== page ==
Age and Ageism during Covid-19

We are all applauding Captain Tom Moore and his astonishing fund-raising effort, if that isn’t ‘active ageing’ made manifest what is? By demonstrating an energy, stamina and enthusiasm many would associate with those of a younger age he has attracted understandable praise. At the same time as a crisis can bring out the best in people it also sadly reveals all kinds of lazy and pernicious habits of thinking, which may translate into poor practice and behaviour. Ageism is one of the legally protected characteristics where there is little taboo about openly making prejudiced comments and remarks. Just skim through Moonpig’s birthday cards (other online card retailers are also available) to find scores of ’joke’ cards about getting older, almost none of them life affirming! It is also important to remember that ageing doesn’t just impact older people but is often used to undermine younger sections of the population as well.

The Covid-19 pandemic has spawned some unhelpful and profoundly worrying attitudes to age; the hashtag #boomerremover which trended on social media being amongst them. There has also been too ready a tendency to castigate irresponsible millennials for failing to socially isolate – a stereotype that is no fairer than any of the others to be mentioned here. The current situation of lock down and social distancing is testing everyone.  This includes those with children or others at home that need care, but also those who live alone, senior or not. It is also worth remembering that social isolation can be a common experience for the elderly or some disabled people at the best of times.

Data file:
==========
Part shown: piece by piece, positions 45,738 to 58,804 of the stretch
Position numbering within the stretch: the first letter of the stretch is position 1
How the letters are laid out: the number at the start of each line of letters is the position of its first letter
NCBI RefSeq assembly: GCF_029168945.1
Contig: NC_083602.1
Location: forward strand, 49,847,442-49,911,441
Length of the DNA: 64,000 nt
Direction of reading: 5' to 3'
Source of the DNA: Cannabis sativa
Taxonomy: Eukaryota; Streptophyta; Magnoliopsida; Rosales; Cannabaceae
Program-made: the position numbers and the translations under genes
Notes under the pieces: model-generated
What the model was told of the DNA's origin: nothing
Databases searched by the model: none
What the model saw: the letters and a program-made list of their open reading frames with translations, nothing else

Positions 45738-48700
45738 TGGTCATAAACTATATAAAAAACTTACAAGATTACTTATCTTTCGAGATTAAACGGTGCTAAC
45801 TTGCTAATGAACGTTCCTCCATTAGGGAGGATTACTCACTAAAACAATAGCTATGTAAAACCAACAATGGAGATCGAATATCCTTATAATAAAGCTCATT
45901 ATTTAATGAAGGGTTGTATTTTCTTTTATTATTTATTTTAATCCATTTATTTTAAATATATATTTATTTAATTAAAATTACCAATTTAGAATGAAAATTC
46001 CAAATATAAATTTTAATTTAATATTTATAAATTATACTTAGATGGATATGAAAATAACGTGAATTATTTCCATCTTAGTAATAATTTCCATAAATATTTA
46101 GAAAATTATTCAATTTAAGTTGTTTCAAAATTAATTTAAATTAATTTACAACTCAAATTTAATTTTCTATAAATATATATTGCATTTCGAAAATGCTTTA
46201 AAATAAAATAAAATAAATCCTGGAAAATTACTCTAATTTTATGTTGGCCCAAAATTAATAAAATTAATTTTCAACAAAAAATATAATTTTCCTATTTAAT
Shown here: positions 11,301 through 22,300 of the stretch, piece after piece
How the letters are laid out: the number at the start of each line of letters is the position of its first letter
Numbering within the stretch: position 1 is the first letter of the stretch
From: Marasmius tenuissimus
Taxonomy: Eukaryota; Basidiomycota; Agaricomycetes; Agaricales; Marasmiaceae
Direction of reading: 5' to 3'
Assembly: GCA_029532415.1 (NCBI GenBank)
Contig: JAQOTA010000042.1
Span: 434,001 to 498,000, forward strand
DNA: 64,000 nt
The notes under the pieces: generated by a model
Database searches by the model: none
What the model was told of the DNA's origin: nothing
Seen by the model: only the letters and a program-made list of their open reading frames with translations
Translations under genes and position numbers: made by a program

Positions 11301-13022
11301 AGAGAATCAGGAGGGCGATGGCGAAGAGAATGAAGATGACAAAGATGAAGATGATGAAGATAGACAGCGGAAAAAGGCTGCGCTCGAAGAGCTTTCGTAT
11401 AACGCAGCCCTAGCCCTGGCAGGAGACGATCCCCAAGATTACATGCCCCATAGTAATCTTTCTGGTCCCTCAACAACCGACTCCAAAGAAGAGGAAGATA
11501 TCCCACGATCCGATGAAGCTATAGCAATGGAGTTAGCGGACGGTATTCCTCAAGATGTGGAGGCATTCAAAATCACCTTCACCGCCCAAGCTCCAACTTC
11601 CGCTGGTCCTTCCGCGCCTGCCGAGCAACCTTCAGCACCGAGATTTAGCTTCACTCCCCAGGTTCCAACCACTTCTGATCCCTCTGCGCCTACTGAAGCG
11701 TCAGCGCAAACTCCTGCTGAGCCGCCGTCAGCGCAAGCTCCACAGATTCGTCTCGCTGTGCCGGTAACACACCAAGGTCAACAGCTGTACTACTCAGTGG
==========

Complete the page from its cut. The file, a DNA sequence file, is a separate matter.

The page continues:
Stressing that the 70+ age group are especially vulnerable to Covid-19 has not only reinforced a deficit model of ageing – everyone over 70 is positioned as a poor frail old thing, possibly with not much to live for- but it hasn’t helped other groups either. It may have encouraged people under 30 to think they have nothing to worry about, which the appalling death toll shows is not the case –people of all ages have died or been extremely ill with Covid-19 and we do not understand the reasons why some, including 106 year old Connie Titchen, come through. What we can clearly see however, is that existing inequalities of health and their structural determinants such as race and class, put people at greater risk than age alone. Here as in all manifestations of inequality the intersections between different disadvantages makes some people especially vulnerable.